5. K Barnard

    If you use acetaminophen-containing products (such as Tylenol) for minor aches and pains, or prescription drugs like Vicodin (which also contain it), please be very careful about the dose.
    As new research confirms, even a very slight overdose over the course of several days could be deadly.
    In fact, a new study, led by Dr. Kenneth Simpson of the University of Edinburgh in Scotland, found that you’re more likely to die from a “staggered overdose” (taking just a little bit too much for several days or weeks) of Tylenol than from a single large overdose.
    Among the people who took a staggered overdose of Tylenol, 37 percent died, compared to 28 percent of those who took one large overdose.
    Given the fact that Tylenol is one of the most common drugs in the world, with billions of doses purchased in the United States each year, you might be surprised to learn that taking just a bit too much, on a regular basis, could be deadly — but it’s a very real, and very significant, risk.
    Acetaminophen is the Number One Cause of Acute Liver Failure in the United States

  6. C Bond

    After researching for help with menopausal symptoms I found out that Turmeric could naturally increase Progesterone.
    I am a 53 year old menopausal woman and I can say that my hot flashes (flushes) have diminished greatly after using Turmeric for this problem.
    The hot flushes were becoming very intense and I would be kept awake all night. The Turmeric started working straight away.
    I also was getting very achy knees and the soles of my feet hurt to walk on when getting out of bed. Inflammation is a common menopausal symptom. I no longer have any of this pain thanks to taking Turmeric.
    I take 1 tsp of organic Turmeric twice sometimes 3 times daily and have done so for 2 months. I have found that alcohol and caffeine bring on the hot flashes and by using Turmeric I am still able to have a little of these without causing hot flashes.
    If I stop Turmeric for a few days all my symptoms return.
    I had tried other natural supplements such as Black Cohosh for my menopausal symptoms but found there were always some side effects when using them.
    I will also mention I have IBS and the Turmeric is not a problem for my stomach issues in fact I think it is slightly beneficial.
    I do not take any prescription medication for anything.

  7. P. mabry

    I am interested in turmeric as an antinflammatory. I have arthritis in my shoulder and my knees. How much of the powder is an appropriate dose and how should it be taken ?
    PEOPLE’S PHARMACY RESPONSE: Many people report taking 1/2 teaspoon twice daily, in food or milk.

  8. L Robertson

    Somewhere I think I read that turmeric was not easily digested into the blood stream. Also, that taking turmeric with an oil, such as olive oil, would increase the ability of the body to absorb. Is this correct?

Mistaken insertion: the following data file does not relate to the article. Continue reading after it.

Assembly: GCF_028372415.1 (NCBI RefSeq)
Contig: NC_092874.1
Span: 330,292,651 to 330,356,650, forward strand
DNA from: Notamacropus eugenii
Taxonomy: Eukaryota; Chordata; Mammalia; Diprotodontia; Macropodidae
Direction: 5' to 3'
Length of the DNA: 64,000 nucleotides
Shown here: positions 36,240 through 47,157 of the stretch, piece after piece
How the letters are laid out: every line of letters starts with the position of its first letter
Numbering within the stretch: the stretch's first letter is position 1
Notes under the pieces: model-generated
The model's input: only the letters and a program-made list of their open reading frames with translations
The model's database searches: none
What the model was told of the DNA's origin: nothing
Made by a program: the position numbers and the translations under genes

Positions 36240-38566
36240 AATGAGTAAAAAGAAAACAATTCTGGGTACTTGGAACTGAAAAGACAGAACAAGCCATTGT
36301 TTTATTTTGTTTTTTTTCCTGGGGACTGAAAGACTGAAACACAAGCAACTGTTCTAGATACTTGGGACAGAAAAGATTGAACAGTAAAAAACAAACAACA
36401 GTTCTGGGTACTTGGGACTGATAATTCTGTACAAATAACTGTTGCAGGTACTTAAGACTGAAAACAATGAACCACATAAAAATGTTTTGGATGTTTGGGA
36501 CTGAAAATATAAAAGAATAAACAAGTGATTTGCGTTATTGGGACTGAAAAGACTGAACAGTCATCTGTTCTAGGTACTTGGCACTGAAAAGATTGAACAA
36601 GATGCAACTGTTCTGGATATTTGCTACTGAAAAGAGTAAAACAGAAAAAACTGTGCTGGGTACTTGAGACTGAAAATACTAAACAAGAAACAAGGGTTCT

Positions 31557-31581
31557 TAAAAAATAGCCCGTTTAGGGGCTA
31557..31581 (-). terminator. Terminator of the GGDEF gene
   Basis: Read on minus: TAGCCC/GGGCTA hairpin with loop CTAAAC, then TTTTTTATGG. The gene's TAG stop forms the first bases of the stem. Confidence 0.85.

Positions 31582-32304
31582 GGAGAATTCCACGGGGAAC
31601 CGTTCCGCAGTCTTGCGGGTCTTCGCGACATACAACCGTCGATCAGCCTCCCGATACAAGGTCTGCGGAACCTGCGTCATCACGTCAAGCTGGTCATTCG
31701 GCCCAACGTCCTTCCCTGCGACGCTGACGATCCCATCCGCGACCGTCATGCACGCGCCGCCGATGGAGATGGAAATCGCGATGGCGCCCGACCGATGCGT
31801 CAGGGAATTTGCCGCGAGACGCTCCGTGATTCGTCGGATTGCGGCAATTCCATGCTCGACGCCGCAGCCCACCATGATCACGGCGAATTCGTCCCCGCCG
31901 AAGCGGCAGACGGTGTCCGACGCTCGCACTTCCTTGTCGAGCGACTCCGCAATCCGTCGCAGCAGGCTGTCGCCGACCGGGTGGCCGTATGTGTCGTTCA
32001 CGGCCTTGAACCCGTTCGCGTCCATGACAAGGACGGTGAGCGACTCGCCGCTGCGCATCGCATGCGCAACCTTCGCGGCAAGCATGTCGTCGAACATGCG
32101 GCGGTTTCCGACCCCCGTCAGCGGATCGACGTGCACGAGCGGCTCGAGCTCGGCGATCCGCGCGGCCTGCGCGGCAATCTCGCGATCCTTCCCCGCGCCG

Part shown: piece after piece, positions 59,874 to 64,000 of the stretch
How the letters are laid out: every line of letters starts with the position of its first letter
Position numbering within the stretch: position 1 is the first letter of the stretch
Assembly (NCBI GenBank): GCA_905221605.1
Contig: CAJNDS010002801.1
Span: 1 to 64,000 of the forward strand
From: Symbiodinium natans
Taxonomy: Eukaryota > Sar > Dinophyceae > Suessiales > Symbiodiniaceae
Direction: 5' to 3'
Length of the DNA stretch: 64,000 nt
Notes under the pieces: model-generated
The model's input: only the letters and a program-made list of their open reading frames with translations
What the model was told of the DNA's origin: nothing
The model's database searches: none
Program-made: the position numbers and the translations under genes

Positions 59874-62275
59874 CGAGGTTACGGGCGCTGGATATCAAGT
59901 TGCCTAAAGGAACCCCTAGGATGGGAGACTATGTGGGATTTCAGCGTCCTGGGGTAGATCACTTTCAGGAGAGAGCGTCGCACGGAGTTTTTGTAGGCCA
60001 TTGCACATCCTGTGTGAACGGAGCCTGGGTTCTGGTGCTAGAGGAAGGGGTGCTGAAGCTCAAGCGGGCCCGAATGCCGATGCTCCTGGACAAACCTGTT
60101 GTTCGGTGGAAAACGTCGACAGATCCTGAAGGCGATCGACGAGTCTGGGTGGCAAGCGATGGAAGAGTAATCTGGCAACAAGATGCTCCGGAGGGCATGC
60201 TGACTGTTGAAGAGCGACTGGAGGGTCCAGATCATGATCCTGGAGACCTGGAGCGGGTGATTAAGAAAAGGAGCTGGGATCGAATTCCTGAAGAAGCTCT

Should it always be simply taken with meals or not?

  9. chris m.

    I have bursitis and costochondritis, and diabetic nueropathy in my legs and feet. I am taking; prescriptions; naproxen (500mg),Tylenol-codeine (300mg/30mg). Every 12 hours. But that wasn’t enough to get rid of the pain, so my doc said I could add; 1 regular Tylenol and 1 regular Advil, every 6 hours. Sometimes that is still not enough. so I have added; 1 turmeric and 1 gaba. perday. Are there any interactions reactions I may notice with all of these ?
    ps. of course I also take Glimperide for my diabetes, 1 per day.

  10. GG

    I am very interested in the benefits of turmeric; however, your last comment about side effects and interactions without explaining what those are was decidedly unhelpful. No thinking person would start this without knowing what the dangers are. That part of your column today was wasted on the people who need it, but are afraid of it. Please publish the rest if the story.
    PEOPLE’S PHARMACY RESPONSE: Turmeric can trigger an allergic response, usually rash, in some people. It interacts with warfarin to increase the risk of bleeding.

  11. dp

    Turmeric really works for me for finger and knee arthritis. How do I know? twice I’ve been out of turmeric for two week periods, and pain, redness and visible swelling occurred in my little pinky fingers joints; all my other joints were achy. It doesn’t seem to affect the rosacea that periodically appears. That, I’m almost sure flares up whenever I ingest soy in any form. Try staying away completely from soy! it’s even in our tooth paste.

  12. K.W.

    How much turmeric is a good amount??

What Do You Think?

We invite you to share your thoughts with others, but remember that our comment section is a public forum. Please do not use your full first and last name if you want to keep details of your medical history anonymous. A first name and last initial or a pseudonym is acceptable. Advice from other commenters on this website is not a substitute for medical attention. Do not stop any medicine without checking with the prescriber. Stopping medication suddenly could result in serious harm. We expect comments to be civil in tone and language. By commenting, you agree to abide by our commenting policy and website terms & conditions. Comments that do not follow these policies will not be posted.